Blackstone Fell

 Blackstone Fell (2022) by Martin Edwards

It's autumn 1930 and disgraced crime reporter Nell Fagan is on the trail of a story which she hopes will pave her way back to the good graces of Fleet Street. The trail starts with Vernon Murray and his request that Nell help him solve the murder of his mother. After his father's death she had married a younger man whom Vernon was certain was just after her money. Thomas Baker soon put a barrier up between Vernon and his mother and before the marriage was too old, Ursula Baker fell ill (according to Baker) and was sent to a sanitarium at Blackstone Fell for rest and recuperation. Except she didn't recuperate...she died. Vernon is certain that his mother was deliberately killed so Baker could make off with the money, but has no proof and the authorities just believe him to be a disgruntled, disinherited man.

Nell goes to to Blackstone Fell and finds plenty of mystery...the place has been the site of two disappearances--300 years apart--from a locked gatehouse connected to Blackstone Tower. Two men went into the gatehouse and never came out (or so they say) Nell, under a pseudonym, professes great interest in the legends surrounding the disappearances and uses her interest to cover her investigation of the sanitarium. But someone has seen through her pose and a boulder narrowly misses her when she walking in one of the areas where the men's bodies may have been hidden. So, Nell returns to London to seek help from an unexpected source...Rachel Savernake, the woman who made every effort to see that Nell would never write for a reputable paper again.

But Rachel has a reputation for solving incredible mysteries and Nell is sure that Rachel won't be able to resist the stories circulating about Blackstone Fell. She's right, but Rachel still isn't keen to help the woman who tried to dig up her past especially since she knows Nell isn't telling her everything she knows. When Vernon Murray winds up dead--an "accident" in the underground--and then Nell is also killed in an apparent accident, Rachel decides to take up the case in earnest. As might be expected, she finds that the mystery is deeper than even Nell imagined.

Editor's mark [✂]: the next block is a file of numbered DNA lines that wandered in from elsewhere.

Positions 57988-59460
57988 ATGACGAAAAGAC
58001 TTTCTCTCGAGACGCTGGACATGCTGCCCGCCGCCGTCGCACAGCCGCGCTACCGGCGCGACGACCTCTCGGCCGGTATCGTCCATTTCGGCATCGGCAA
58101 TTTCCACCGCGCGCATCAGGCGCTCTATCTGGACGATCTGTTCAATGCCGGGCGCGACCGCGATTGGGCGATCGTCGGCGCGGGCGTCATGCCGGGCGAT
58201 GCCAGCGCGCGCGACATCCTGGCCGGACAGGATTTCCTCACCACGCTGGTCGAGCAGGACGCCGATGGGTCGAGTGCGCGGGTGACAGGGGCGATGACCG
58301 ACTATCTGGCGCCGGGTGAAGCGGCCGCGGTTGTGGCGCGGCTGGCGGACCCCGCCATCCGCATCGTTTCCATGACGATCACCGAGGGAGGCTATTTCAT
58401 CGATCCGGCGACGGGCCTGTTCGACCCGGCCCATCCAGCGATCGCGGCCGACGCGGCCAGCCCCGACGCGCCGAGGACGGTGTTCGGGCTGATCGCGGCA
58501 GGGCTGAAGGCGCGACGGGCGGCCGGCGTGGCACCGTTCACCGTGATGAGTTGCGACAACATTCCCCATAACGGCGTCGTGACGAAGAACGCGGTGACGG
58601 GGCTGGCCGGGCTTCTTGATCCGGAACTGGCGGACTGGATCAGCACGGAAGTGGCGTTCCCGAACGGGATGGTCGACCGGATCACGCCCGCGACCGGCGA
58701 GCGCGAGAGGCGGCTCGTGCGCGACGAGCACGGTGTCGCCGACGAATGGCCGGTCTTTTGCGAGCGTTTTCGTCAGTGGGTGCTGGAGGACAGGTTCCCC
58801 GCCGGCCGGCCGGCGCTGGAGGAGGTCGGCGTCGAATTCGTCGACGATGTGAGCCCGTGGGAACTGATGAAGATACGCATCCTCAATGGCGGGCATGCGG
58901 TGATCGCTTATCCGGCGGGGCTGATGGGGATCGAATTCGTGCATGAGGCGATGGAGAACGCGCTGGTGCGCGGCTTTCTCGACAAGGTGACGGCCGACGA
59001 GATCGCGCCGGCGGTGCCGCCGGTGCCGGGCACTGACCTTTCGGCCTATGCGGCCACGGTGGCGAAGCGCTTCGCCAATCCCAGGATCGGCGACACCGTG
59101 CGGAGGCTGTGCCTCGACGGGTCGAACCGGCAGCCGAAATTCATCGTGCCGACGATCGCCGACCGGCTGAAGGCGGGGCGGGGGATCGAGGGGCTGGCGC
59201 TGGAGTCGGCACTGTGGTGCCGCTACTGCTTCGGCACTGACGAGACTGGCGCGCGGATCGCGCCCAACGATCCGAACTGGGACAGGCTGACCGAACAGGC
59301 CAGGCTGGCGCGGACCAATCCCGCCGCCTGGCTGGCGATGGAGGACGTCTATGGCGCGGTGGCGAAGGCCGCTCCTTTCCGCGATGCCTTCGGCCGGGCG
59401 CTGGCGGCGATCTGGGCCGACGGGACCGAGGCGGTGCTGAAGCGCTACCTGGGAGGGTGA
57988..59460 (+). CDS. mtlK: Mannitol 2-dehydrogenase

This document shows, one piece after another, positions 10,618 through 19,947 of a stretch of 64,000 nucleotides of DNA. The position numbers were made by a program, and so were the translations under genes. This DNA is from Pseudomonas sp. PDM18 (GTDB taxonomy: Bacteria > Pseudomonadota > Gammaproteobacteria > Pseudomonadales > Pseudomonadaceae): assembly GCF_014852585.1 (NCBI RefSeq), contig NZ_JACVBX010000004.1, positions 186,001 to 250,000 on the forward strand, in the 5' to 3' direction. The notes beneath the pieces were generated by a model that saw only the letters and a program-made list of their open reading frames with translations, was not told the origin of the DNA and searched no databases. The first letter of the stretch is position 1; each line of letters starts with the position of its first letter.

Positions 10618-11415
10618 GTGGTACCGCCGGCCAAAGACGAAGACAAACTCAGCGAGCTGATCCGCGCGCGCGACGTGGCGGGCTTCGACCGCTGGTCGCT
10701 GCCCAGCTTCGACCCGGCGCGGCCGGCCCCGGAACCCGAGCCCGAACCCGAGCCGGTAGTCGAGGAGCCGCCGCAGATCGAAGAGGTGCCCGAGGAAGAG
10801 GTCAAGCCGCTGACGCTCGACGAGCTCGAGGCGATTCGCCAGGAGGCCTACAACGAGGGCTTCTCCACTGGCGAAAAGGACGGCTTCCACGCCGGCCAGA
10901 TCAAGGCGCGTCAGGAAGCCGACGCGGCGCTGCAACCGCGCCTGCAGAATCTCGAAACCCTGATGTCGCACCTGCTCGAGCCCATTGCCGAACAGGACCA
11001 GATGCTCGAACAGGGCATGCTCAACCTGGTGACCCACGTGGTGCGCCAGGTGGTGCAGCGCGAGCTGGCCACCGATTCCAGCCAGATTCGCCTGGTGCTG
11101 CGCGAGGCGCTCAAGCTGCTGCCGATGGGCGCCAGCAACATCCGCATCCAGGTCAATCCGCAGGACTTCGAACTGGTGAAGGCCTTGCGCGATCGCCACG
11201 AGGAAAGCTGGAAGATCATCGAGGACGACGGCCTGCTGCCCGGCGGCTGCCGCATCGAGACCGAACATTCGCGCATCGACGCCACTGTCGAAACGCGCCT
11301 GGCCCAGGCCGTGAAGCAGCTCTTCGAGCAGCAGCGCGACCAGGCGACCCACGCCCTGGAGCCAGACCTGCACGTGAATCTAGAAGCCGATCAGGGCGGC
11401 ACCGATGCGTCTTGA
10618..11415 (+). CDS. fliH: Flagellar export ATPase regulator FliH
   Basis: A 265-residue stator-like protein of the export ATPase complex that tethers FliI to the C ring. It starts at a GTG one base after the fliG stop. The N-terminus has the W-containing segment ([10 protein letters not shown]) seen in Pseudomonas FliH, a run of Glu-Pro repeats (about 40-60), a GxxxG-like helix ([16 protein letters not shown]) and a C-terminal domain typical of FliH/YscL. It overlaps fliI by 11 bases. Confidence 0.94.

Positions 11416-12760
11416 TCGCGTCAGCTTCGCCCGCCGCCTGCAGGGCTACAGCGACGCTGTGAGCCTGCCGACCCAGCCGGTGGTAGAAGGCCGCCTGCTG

Martin Edwards has done his best to tick all the boxes for Golden Age fans--from clues hidden in plain sight to a handy map at the front of the book, from shady clerics and charming medicos to characters who aren't at all what/who they seem, from a locked room setting to mediums and seances, from small village setting to fog-bound countryside to a suspenseful wrap-up scene and a handy Cluefinder list at the end to show readers where they missed all those "plain sight" clues. The only thing missing to make it perfect in GAD trappings is the list of characters with pithy little descriptions.

This is the third in the Rachel Savernake series and Edwards is still going strong. Great setting and set-up and he manages to keep things fresh with new ways to connect to the Golden Age era but with his own twists. A thoroughly enjoyable mystery experience that I raced through. ★★ and 1/2.

First line: "Seeing isn't always believing."

Last line: "Someone who knows exactly which path to take."


Deaths = 19 (five poisoned; one suicide by gas; one buried alive; one run over by underground train; one car accident; one hit on head; two hanged; two fell from height; two shot; one battered to death; two natural)

Monday, May 22, 2023


 Line-Up (1940) by John Rhode (ed) [collection also published by Avon as The Avon Book of Modern Crime Stories, 1942]

This line-up includes several non-fiction pieces among the collection of short stories. Two of the non-fiction essays are interesting (Connington and Freeman), but I can only guess that G. K. Chesterton was included because...well, because he was Chesterton. I can't say that I felt like his two-page essay was all that informative or interesting. Rather than really pick the best detective story (and by story, we must mean short story), he just chooses what is often considered the first. I mean, seriously, if you don't want to have to choose a "best," then choose some other topic for your essay. There's a lot of things to say about detective fiction. I thoroughly enjoyed those that were new to me and it was fun to revisit the seven that I had already read in various other (more recent) collections.

Okay...enough of my rant on GKC's piece. This is a fairly good collection of short stories by members of the Detection Club. I am quite sure it was welcomed with open arms by the reading public in the 1940s, especially since this anthology was the first appearance of these stories in anthology form.   ★★★★

"The Sweet Shot" by E. C. Bentley: A man is found dead on the second hole of the golf course. He's either been given a huge electric shock or there's been an explosion. But there was no one near him at the time.  [one death]

"The Genuine Tabard" by E. C. Bentley: Mrs. Langley tells Philip Trent about her husband's prized tabard. When Trent hears about how it was obtained, he's sure there's something fishy about the set-up.